In a move to incentivize “ethical corporate behavior,” the Department of Justice has announced a revised Foreign Corrupt Practices Act Corporate Enforcement Policy. The new policy formalizes the DOJ’s 2016 Pilot Program that was designed to encourage companies to voluntarily disclose FCPA-related misconduct by providing greater information about the benefits of such a disclosure.
Specifically, the new policy creates a presumption that the DOJ will decline to bring enforcement actions when a corporation self-discloses, fully cooperates, remediates any misconduct and disgorges any unlawful profits. Previously, under the Pilot Program, a declination was merely an option for the DOJ to exercise; now such a declination is mandatory under specific circumstances. However, this presumption exists only where there are no aggravating circumstances that would make a declination inappropriate. Examples of aggravating circumstances include, for example, significant profit to the company from the misconduct, involvement of the company’s executive management in the misconduct, and criminal recidivism.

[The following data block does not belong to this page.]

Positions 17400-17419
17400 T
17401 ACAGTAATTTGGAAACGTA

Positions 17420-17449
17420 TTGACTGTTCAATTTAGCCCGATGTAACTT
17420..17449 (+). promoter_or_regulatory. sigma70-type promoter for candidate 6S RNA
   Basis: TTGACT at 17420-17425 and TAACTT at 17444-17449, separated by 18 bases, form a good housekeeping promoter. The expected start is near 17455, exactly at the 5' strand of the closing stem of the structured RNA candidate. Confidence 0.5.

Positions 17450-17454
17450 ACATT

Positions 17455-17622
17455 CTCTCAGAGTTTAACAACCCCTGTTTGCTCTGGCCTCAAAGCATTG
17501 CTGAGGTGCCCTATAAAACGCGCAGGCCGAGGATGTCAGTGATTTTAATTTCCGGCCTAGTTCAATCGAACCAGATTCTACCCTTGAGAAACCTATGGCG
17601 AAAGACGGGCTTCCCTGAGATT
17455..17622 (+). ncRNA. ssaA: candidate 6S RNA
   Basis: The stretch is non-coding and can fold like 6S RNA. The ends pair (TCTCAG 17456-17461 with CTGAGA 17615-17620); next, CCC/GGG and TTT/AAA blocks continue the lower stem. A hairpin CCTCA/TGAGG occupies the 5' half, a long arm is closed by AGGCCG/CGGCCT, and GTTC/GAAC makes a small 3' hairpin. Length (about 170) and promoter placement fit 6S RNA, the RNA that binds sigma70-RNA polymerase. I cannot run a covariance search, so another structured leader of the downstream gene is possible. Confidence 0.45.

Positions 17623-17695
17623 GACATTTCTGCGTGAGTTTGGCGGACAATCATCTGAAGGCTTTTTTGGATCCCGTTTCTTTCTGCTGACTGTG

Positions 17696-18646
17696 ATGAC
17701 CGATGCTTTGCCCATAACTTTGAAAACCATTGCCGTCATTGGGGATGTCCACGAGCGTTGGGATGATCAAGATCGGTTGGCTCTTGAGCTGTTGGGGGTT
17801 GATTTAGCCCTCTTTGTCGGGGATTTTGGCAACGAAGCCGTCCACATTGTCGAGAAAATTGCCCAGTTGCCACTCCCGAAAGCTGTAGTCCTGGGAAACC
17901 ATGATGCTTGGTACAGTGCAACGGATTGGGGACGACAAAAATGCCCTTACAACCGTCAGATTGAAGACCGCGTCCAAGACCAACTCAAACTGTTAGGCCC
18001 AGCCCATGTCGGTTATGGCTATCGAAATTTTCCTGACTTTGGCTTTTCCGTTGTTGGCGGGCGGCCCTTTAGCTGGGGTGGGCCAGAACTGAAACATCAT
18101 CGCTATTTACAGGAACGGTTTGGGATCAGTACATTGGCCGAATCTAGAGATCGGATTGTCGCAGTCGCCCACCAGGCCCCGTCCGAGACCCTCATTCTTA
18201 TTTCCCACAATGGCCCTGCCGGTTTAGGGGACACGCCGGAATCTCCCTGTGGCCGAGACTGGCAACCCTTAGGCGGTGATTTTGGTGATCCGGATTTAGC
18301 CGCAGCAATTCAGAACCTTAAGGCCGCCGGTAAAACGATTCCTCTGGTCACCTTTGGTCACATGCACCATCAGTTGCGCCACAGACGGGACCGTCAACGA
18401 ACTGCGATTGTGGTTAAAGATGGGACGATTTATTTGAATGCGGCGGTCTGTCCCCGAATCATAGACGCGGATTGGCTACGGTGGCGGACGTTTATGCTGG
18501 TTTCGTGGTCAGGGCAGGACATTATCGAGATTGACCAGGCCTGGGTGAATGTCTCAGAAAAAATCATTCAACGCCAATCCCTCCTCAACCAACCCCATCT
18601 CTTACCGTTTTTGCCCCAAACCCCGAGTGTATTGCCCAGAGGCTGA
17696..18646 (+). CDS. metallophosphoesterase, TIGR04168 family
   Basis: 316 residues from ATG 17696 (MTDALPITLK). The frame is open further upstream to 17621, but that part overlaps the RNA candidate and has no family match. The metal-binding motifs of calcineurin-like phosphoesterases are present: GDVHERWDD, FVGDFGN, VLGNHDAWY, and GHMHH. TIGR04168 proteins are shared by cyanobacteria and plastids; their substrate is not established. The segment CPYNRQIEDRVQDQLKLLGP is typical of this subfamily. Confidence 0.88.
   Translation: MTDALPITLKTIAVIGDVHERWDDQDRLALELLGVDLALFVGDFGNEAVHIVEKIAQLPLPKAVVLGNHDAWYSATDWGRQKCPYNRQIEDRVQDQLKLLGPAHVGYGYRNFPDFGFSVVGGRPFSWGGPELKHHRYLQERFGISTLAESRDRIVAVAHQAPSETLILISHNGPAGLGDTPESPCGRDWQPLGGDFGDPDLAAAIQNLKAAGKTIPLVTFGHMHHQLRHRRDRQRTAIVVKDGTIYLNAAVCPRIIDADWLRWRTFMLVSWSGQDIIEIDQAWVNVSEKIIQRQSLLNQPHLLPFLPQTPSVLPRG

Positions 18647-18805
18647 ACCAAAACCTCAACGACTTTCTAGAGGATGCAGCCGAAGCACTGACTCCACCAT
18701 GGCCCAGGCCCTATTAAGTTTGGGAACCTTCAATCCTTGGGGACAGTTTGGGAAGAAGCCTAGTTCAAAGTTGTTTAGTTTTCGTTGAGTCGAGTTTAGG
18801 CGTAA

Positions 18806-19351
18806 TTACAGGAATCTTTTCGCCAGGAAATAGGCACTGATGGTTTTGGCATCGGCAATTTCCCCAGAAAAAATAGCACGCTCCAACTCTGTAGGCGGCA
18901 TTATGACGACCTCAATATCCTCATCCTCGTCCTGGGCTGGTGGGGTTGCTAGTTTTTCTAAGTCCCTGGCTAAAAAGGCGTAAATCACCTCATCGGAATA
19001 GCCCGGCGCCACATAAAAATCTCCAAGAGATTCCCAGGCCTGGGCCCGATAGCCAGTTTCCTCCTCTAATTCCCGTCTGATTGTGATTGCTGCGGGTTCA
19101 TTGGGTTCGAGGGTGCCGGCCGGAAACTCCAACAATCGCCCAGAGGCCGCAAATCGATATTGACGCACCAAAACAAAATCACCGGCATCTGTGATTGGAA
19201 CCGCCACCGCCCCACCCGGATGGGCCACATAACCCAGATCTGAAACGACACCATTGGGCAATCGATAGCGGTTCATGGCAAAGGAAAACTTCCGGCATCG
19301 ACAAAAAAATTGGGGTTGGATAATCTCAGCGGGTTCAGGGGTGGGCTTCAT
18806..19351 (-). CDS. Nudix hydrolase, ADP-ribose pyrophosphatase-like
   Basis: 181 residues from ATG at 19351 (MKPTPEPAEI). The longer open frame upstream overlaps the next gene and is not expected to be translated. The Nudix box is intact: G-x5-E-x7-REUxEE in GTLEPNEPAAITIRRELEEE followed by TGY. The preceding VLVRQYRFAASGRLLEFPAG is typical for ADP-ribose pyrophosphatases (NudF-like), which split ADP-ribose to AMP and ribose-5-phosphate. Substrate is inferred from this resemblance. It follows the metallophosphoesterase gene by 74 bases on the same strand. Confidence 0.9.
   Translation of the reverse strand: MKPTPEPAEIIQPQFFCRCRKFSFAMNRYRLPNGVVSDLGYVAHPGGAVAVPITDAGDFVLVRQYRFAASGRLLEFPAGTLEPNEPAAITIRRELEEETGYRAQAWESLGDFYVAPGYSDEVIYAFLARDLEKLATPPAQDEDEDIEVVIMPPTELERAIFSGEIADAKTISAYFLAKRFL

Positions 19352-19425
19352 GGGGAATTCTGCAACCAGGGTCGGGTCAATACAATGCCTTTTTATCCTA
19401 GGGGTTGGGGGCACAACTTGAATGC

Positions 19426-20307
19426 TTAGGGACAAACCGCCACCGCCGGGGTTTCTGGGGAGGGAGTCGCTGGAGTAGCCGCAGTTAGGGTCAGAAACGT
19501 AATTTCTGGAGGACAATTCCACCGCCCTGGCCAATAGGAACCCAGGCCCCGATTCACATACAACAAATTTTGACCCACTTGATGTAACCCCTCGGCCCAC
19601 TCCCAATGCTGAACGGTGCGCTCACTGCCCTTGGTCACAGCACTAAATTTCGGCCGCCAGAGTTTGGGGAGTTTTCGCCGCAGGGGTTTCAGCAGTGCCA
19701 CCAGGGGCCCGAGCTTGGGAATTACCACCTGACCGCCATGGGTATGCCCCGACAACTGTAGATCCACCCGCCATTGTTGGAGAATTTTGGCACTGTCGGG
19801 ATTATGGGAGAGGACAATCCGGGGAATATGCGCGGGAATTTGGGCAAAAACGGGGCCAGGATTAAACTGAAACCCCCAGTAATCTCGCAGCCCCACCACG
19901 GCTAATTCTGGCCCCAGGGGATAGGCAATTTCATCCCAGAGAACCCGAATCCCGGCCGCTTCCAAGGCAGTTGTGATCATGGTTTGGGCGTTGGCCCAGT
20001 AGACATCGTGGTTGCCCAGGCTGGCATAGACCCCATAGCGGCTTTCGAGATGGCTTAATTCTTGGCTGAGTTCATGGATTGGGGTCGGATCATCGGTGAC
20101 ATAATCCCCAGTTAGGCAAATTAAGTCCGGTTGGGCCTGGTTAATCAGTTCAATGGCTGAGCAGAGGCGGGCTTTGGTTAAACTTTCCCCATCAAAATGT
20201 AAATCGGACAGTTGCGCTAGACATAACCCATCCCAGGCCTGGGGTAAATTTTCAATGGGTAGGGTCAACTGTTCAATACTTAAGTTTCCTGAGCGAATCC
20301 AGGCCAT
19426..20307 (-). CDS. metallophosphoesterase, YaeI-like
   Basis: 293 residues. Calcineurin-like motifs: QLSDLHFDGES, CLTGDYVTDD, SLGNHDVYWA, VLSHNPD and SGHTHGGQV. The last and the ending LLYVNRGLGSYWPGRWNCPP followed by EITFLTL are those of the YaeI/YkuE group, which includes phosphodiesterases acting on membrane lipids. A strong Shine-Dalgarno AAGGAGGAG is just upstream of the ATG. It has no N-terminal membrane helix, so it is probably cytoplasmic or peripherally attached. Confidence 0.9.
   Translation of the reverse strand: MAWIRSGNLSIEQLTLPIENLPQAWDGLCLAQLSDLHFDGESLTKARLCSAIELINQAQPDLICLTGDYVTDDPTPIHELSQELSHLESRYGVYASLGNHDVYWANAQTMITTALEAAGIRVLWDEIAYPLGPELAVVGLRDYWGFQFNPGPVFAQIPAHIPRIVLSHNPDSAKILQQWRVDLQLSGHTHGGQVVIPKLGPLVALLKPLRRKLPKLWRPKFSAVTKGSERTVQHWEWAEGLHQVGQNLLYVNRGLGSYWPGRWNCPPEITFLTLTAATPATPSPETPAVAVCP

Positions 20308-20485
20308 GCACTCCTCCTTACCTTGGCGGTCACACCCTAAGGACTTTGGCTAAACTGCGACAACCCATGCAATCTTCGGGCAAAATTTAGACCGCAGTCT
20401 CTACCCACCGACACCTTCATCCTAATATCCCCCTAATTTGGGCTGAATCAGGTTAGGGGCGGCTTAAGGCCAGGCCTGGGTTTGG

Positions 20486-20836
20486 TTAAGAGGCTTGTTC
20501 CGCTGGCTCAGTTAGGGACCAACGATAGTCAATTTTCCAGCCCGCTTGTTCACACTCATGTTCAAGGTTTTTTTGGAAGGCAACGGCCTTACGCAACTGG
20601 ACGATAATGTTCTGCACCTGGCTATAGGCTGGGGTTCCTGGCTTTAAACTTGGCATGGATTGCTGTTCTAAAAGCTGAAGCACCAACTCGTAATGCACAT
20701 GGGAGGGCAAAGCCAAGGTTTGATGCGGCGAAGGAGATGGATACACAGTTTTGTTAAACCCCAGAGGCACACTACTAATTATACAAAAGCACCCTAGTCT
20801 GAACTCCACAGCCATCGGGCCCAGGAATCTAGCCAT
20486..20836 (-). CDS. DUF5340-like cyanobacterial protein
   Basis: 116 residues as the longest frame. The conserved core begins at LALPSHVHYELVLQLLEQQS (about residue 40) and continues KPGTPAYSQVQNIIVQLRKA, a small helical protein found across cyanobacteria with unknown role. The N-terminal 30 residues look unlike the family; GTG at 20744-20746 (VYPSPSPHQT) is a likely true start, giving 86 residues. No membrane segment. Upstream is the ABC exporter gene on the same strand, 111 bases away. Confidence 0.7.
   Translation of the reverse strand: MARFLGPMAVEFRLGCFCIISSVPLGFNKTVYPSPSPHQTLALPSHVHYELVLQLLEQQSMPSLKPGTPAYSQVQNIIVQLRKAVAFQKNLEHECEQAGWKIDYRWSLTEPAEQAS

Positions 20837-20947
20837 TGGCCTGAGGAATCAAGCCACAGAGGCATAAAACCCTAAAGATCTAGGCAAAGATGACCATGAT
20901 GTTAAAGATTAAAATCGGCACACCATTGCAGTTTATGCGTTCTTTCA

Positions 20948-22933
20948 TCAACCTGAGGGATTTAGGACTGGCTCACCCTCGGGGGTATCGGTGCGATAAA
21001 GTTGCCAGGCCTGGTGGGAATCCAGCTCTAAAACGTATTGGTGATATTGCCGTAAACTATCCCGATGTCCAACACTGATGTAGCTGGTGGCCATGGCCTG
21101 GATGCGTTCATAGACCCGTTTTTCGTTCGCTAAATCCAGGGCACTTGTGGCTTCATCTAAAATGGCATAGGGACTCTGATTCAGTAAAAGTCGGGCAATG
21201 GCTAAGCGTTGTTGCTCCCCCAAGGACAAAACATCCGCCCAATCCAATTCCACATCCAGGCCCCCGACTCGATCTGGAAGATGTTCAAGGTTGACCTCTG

Additionally, even if aggravating circumstances exist, a company may still find some reprieve under the new policy. In these circumstances, the new policy requires the DOJ to recommend a 50 percent reduction off the low end of the Sentencing Guidelines fine range. Similarly, where a company fully cooperates and timely and appropriately remediates, but does not voluntarily self-disclose, the company will be eligible for a 25 percent reduction off the low end of the Sentencing Guidelines fine range.
Finally, the new policy defines the scope of the “deconfliction” of internal investigations – that is, a request from the DOJ for companies to defer interviewing their employee witnesses until after the government has had an opportunity to do so. While the Pilot Program introduced the idea of deconfliction, the new policy outlines specific limitations to such a request, including that it be limited in duration and narrowly tailored to a legitimate investigative purpose.
It should be noted that while the new policy provides greater transparency regarding the DOJ’s decision-making process with respect to the FCPA, there are no guarantees. The policy preserves a measure of prosecutorial discretion and makes clear that it does not create any enforceable rights in a court of law.
A full copy of the new policy may be found here.